Corea, a lifelong Hoboken resident and local businessman, first came into the spotlight in 2003 when he ran for the Hoboken City Council on the Hoboken First political slate. After Corea lost, he supported Mayor David Roberts' candidate. In January of 2004, the Roberts administration hired Corea to head the Hoboken Parking Utility. The always-controversial Parking Utility is the city agency that was formed when the City Council voted to dissolve the quasi-independent Parking Authority last year.
Critics of the administration criticized Corea's hiring at the time. They noted that 11 months before the hiring, a professional independent parking consultant had been hired to conduct a national search to hire a head of the HPU. Around 25 resumes were collected, and four finalists were selected. After many months, the administration, without council approval, hired Corea for the job. Many of the critics of the administration said the hiring was political, but the Roberts administration said Corea was the best man for the job.
In the "Hoboken Forum" of NJ.Com, there were attacks on Corea alluding to drug use and other questionable conduct. Corea said that not only are the comments untrue, but they are libelous. Corea is seeking damages, the cost of the suit, interest and attorney's fees, and "any relief that the court deems proper." Corea said that the lawsuit is a personal matter, and he declined to comment further for the record.
In recent years, suits like this one have been filed against providers of electronic bulletin board systems. According to the lawsuit, NJ.Com has allegedly continued to publish in the "Hoboken Forum" false statements implicating Corea in "criminal conduct, sexual misconduct and misconduct in his professional affairs." Advance Internet, Inc., whose offices are located in Jersey City, owns NJ.Com. The web site is affiliated with Advance Publications, a privately held media company that owns newspapers including the Star-Ledger, the Times of Trenton, the Jersey Journal, the Express-Times, the Gloucester County Times, and Today's Sunbeam.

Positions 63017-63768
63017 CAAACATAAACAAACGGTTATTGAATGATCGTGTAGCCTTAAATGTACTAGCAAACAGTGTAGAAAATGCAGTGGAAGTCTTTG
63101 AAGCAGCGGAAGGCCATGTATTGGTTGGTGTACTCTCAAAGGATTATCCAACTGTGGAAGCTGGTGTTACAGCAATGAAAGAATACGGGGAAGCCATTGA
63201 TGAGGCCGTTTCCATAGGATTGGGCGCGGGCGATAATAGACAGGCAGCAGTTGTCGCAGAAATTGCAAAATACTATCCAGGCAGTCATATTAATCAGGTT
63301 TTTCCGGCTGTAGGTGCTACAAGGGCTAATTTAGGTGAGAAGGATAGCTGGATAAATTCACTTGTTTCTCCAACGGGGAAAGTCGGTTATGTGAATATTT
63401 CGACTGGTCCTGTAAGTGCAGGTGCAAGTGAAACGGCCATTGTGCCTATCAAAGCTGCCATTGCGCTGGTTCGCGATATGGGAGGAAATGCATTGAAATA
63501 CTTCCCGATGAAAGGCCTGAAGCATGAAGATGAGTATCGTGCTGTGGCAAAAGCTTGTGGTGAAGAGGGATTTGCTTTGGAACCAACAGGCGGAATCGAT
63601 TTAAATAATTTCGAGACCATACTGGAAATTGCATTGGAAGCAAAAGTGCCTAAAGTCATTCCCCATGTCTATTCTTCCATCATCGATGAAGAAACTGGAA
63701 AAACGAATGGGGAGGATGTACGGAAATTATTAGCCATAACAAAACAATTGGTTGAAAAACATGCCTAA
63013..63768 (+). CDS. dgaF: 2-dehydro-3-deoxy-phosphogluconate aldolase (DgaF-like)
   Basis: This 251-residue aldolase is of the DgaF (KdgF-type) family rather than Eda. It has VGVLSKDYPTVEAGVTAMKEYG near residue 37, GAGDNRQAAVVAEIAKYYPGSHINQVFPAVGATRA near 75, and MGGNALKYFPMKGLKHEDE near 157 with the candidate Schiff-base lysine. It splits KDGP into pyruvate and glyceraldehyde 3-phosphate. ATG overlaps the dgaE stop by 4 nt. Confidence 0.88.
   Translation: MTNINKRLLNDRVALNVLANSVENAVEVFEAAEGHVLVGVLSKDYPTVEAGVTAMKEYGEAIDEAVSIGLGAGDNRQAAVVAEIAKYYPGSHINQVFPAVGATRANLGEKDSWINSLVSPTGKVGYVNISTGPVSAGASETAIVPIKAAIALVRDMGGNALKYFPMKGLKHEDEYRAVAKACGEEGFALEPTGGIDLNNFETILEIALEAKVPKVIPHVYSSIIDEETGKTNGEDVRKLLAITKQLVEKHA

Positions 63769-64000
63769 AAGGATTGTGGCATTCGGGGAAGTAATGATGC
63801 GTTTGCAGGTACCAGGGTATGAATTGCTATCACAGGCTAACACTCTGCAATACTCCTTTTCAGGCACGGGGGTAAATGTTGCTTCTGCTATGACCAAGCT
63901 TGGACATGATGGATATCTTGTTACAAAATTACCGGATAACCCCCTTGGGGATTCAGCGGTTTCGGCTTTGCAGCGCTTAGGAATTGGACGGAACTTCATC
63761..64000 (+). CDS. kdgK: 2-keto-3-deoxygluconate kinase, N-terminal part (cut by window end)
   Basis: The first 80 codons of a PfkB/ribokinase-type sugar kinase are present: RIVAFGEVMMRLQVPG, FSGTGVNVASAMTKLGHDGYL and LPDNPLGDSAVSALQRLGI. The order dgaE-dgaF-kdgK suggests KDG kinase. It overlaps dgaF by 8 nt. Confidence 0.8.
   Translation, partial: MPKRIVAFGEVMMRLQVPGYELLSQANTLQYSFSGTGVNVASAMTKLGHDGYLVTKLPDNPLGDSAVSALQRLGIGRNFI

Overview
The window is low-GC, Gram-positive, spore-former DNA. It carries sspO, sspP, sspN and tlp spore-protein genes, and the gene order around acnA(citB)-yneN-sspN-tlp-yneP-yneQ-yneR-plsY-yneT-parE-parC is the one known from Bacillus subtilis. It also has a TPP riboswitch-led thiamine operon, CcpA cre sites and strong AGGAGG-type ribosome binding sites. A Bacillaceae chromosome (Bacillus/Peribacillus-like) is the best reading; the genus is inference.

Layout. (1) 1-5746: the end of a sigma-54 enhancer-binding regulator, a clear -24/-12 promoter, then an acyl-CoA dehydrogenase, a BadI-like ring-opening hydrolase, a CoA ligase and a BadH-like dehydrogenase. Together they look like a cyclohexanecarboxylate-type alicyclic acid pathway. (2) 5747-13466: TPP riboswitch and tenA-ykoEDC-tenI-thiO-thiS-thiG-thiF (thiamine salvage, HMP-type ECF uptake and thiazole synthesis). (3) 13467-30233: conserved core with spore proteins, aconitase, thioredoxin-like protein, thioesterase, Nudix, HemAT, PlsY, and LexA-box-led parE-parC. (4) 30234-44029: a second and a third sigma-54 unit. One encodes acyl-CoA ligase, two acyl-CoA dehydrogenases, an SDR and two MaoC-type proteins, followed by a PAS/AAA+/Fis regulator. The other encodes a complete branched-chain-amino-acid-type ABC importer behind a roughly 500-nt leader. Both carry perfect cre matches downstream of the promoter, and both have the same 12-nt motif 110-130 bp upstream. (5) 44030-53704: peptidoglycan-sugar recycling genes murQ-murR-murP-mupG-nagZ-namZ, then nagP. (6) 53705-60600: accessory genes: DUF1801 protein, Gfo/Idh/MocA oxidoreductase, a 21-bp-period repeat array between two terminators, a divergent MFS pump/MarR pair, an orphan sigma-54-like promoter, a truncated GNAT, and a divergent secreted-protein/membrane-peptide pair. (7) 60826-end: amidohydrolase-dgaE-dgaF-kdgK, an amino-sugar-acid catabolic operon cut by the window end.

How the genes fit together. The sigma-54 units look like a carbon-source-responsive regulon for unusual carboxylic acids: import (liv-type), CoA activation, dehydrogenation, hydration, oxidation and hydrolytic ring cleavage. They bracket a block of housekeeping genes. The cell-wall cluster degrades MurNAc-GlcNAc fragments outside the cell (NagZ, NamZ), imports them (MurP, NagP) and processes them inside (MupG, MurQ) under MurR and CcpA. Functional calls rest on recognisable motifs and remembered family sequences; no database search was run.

Dean Betz, editor-in-chief of NJ.Com, said he is aware of the lawsuit and that the company's lawyers are handling it. According the web site's user agreement, a condition of use is that posters do "not to use any obscene, indecent or offensive language or place on the Service any material that is defamatory, abusive, harassing or hateful." While Betz declined to comment of the specifics on the case, he said NJ.Com takes no official position on the Hoboken Forum or any of its other message boards. He added that there is link beside every post that immediately notifies the webmaster of inappropriate or defamatory posts, and posts that break the user agreement are removed when the webmaster finds out. One post made on April 4, 2004 was, according to the lawsuit, "accusing him of a crime and is replete with sexually suggestive language." The portion of the post that is cited in the lawsuit does not include sexually suggestive language but does hint that he has used drugs.
According to the complaint, "as a direct and proximate result of the careless, reckless and negligent conduct," Corea was caused to suffer both public and professional humiliation. But even as the suit continues, posts about Parking Utility issues still occasionally pop up. On Thursday, a poster named FirstAmmend stated, "Why doesn't the mayor put a stop to his monitor of the P.U.'s lawsuit against the senior citizens in the 4th Ward? Aren't they worthy of a voice?" The post was removed by Friday morning. Later that day, more posts about Corea's suit appeared. One poster referred to himself as "CoreaSuedMe."
The city said the suit was a personal issue and declined to comment. Corea's lawyer did not return several phone messages left for him last week.
Glasel also sued A Hoboken resident who is often a vocal member of the public at City Council and other meetings is also mentioned in the suit. John Glasel was cited for a letter he wrote to the Reporter criticizing Corea's hiring and linking to a web site from the New York Stock Exchange. When Corea was a member of the New York Stock Exchange in the 1990s, he was found guilty of improper trading, and was censured and permanently barred from trading again on the New York Stock Exchange.
According to documents from the NYSE, the error was in the range of $700,000. According to Corea, a client walked away from a debt incurred during a falling market. Because Corea had brokered the deal, he faced the civil action. No criminal charges were ever filed. "Clearly, Defendant John Glasel published a defamatory and libelous statement accusing Mr. Corea of criminal activity," reads the complaint. Glasel said Thursday that the suit is nothing more than "a frivolous" attempt to stifle free speech and public comment. Glasel added that it was perfectly acceptable to question past problems with the stock exchange. "I have every reason to believe it was true," he said.
Councilman Tony Soares, who was critic of the Corea's hiring, said that part of the life of public figures is dealing with insults and criticism. "Politics and public life can be rough business," said Soares. "You have to have a thick skin."